By Elizabethe Holland Durando/Washington University School of Medicine 

EbolaIndi Trehan, MD, Washington University emergency medicine and infectious diseases physician at St. Louis Children’s Hospital, was first author of guidelines for treating children with Ebola virus that were published Jan. 8 in The Journal of Pediatrics. Dr. Trehan and his co-authors believe the protocol will provide a basis for treating children during future outbreaks. They suggest an aggressive approach that includes giving children fluids intravenously, treating other possible infections, feeding them highly fortified food, and greatly increasing the amount of bedside care they receive. 

“We know Ebola is going to come back,” says Dr. Trehan. “But the next time an Ebola treatment unit is opened, the physicians, nurses and other health care providers shouldn’t have to start from scratch. Our goal in publishing our findings is so they can have something solid to start with. It may not be perfect—we invite others to build on it—but it’s from our collective experience. This is how we think children with Ebola should be cared for.” 

Dr. Trehan and his co-authors treated Ebola patients during the winter of 2015 at what was then the busiest Ebola treatment unit (ETU) in Port Loko, Sierra Leone. The 106-bed ETU was run by the Sierra Leone Ministry of Health in collaboration with Partners in Health, a Boston-based nonprofit organization that works to strengthen health systems in poverty-stricken areas. 

The team examined emerging literature and case reports regarding the ongoing outbreak, adapted World Health Organization and Doctors Without Borders guidelines from previous viral hemorrhagic fever outbreaks, compared notes with colleagues throughout Sierra Leone, and pulled from their own clinical experiences to shape a protocol they felt would be effective and feasible. When resources and manpower allowed, the team applied as much of the protocol as they could, including:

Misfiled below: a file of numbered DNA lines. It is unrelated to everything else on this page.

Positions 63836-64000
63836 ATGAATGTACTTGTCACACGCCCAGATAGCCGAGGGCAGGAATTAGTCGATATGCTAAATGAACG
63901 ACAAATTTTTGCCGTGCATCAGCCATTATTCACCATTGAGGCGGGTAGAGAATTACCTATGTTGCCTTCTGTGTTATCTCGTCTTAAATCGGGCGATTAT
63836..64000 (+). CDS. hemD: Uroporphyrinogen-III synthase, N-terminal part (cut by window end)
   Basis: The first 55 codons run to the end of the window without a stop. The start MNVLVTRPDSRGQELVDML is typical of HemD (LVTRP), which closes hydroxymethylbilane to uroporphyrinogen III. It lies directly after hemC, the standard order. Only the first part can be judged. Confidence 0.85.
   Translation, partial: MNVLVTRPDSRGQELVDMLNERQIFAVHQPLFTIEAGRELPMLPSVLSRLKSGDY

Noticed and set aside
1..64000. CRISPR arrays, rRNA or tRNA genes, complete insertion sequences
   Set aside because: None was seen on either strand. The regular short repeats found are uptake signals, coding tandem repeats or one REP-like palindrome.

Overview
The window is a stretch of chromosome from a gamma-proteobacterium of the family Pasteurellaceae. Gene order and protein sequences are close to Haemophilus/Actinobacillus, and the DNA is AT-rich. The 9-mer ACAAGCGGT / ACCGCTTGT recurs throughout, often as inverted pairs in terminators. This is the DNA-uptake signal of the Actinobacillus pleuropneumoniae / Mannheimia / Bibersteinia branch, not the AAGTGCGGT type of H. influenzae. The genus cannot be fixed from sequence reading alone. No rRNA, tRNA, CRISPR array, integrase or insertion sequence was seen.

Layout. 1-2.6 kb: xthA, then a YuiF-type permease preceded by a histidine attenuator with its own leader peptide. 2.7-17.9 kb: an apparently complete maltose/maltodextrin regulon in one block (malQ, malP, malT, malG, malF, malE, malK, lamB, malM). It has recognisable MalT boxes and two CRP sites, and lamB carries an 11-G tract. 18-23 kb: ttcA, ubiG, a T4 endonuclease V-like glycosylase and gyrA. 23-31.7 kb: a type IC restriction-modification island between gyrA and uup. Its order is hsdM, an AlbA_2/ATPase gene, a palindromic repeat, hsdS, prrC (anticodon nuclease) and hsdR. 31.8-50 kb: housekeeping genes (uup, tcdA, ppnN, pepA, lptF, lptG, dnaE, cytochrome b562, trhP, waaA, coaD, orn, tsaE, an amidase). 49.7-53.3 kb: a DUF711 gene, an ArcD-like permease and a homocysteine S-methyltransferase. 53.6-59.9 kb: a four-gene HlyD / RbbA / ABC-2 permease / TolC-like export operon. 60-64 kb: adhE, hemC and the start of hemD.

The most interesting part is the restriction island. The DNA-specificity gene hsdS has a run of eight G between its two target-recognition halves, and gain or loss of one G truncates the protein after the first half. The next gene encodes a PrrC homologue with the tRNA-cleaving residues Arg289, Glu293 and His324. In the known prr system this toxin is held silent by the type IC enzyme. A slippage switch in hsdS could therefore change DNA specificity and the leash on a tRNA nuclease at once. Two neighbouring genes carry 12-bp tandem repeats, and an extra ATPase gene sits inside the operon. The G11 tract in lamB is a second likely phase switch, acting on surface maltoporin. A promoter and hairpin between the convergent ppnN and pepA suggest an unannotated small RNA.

• Two IVs per patient to administer fluids before the patients’ veins could collapse. 
  • Boosting young patients’ electrolytes, targeting other possible infections with antibiotics and antimalarial medication, and providing medicine to reduce vomiting and diarrhea. 
  • Increasing the use of ready-to-use therapeutic foods. 
  • Ensuring the unit was manned 24 hours a day. 

Further recommendations include future ETUs having pressure bags that allow for IV fluids to be administered faster and ultrasound machines to help obtain access to veins and determine whether patients are hydrated.